The software industry has coalesced around two methods for reducing the error rate in software code. The first is simply education and knowledge exchange. Experts collaborate on a global scale to share information about software vulnerabilities and how to fix them. Yet as computing has matured, this body of knowledge has become overwhelming. It is extremely challenging to know when to apply lessons learned and how to verify implementation. Another common method to improve software quality is intensive testing. Yet this can consume massive resources, and most testing only indicates the presence of defects—it cannot prove the absence of them. Given the context of cybersecurity, where attackers actively hunt for any possible flaw that designers overlooked, these two methods have proved insufficient in solving software security.
Formal methods encompass a group of technologies that aim to manage these problems much more effectively by supplementing human resources with computational resources. In the 1970s, when it became clear that computers would become the foundation of military power, the defense community realized it needed greater assurance that its software was of the highest quality and free of security issues. Early programmers knew they could not rely on human judgment alone to ferret out all possible security vulnerabilities. They needed ways to prove that critical pieces of software would not crash by accident or contain unknown security flaws that attackers could exploit. They wanted to maximize confidence that a specific software application would do only what its authorized users intended, and nothing else.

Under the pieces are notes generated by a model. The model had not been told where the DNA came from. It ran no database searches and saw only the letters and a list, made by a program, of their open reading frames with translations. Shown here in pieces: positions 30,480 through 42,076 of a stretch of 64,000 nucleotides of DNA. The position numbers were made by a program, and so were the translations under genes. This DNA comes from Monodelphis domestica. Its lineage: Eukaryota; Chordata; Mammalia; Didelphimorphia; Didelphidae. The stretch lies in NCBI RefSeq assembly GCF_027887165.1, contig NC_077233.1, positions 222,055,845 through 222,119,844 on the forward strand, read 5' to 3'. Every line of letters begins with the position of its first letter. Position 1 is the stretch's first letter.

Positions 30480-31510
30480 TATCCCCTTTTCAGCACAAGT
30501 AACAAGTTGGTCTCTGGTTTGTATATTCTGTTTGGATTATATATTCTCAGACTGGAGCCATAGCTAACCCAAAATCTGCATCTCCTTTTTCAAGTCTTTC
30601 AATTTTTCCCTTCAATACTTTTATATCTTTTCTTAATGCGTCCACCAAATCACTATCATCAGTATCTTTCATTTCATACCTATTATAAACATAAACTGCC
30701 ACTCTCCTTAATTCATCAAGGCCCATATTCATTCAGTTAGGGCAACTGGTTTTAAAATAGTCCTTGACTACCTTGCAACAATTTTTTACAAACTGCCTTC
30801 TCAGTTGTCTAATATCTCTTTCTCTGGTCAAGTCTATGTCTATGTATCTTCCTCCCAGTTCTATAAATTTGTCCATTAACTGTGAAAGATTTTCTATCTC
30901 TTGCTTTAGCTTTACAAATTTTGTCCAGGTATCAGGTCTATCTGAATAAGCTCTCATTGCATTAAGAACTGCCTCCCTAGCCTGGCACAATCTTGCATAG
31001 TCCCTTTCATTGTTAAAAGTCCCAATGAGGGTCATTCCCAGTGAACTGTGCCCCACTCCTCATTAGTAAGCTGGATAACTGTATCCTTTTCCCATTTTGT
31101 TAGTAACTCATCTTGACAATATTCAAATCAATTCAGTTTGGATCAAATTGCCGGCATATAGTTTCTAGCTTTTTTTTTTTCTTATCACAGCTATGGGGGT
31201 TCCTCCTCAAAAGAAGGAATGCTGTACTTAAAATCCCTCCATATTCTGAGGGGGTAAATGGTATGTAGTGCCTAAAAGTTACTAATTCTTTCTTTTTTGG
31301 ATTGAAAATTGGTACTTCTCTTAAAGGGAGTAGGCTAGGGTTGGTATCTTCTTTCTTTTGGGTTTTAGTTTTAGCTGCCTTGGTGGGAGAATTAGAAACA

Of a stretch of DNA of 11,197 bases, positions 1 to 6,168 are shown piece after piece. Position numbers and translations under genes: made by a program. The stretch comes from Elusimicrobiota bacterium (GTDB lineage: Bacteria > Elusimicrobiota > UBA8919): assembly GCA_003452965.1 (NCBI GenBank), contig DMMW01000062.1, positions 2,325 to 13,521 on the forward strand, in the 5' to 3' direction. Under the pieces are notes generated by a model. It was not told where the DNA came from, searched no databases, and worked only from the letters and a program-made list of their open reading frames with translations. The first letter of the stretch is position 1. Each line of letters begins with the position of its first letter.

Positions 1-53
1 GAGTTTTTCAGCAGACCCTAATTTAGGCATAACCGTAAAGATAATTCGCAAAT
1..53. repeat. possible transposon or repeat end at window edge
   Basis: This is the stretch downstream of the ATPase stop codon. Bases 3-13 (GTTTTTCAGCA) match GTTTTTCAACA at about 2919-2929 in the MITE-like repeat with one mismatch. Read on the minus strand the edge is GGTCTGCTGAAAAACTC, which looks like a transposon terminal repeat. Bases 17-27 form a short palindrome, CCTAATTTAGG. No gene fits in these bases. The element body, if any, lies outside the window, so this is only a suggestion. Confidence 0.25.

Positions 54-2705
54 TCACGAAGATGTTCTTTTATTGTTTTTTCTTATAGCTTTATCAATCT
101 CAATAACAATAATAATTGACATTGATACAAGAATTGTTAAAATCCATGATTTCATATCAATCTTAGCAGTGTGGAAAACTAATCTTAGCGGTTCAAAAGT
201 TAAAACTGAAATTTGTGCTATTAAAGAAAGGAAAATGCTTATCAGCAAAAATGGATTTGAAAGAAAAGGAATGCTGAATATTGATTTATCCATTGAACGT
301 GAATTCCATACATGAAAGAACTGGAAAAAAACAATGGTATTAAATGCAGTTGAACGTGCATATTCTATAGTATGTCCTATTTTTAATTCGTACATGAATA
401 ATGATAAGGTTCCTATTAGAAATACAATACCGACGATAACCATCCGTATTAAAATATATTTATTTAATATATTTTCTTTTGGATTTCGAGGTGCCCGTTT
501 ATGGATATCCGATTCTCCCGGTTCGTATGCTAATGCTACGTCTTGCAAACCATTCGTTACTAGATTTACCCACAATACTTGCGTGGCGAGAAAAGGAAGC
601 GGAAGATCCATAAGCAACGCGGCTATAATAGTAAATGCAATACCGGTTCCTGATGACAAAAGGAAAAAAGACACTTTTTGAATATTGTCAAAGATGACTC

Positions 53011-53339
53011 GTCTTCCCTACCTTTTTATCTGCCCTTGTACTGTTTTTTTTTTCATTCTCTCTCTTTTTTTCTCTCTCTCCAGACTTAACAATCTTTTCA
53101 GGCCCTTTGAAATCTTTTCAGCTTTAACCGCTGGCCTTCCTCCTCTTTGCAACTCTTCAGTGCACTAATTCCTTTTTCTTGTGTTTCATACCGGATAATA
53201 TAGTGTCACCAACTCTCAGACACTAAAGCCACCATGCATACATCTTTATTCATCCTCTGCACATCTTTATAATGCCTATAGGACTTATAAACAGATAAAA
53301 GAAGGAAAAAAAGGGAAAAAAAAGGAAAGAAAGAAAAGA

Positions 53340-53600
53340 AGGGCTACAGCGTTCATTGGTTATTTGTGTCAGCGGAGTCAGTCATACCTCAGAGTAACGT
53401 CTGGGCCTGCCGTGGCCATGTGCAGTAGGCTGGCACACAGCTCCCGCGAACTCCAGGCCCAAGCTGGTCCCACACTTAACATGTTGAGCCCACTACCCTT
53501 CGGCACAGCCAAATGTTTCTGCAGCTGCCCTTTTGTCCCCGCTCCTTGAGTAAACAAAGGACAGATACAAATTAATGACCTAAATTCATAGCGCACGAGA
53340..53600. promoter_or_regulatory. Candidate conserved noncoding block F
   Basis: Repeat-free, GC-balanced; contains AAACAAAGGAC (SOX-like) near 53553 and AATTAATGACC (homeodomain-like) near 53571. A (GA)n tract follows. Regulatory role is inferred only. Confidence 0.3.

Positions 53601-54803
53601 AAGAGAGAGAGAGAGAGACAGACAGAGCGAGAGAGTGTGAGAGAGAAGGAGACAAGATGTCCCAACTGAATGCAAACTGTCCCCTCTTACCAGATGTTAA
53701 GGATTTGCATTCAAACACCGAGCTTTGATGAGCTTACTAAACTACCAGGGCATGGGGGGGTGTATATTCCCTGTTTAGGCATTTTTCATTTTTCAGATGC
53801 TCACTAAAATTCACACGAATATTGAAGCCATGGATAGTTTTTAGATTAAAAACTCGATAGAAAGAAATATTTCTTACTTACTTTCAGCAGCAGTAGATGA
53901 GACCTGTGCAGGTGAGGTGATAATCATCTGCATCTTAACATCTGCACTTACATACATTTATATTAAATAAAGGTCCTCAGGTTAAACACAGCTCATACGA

What is the best way to prove an objective truth? Math and logic. The pioneers of formal methods adapted mathematical logic to construct abstract representations of software (“I want this program to do X”) and then use advanced mathematical theorems to prove that the software code they wrote would only accomplish X.
The term formal methods evolved over time, and today it represents a spectrum of sophistication, from relatively simple instructions for planning a software project to automated programs that function like a super spell-check for code. The method of analysis varies between different formal methods, but it is largely automated and ideally carried out with mathematical precision. Lightweight formal methods are already in widespread use today. Static type theory, for example, has become a standard feature in several programming languages. These methods require no specialized knowledge to use and provide low-cost protection against common software faults.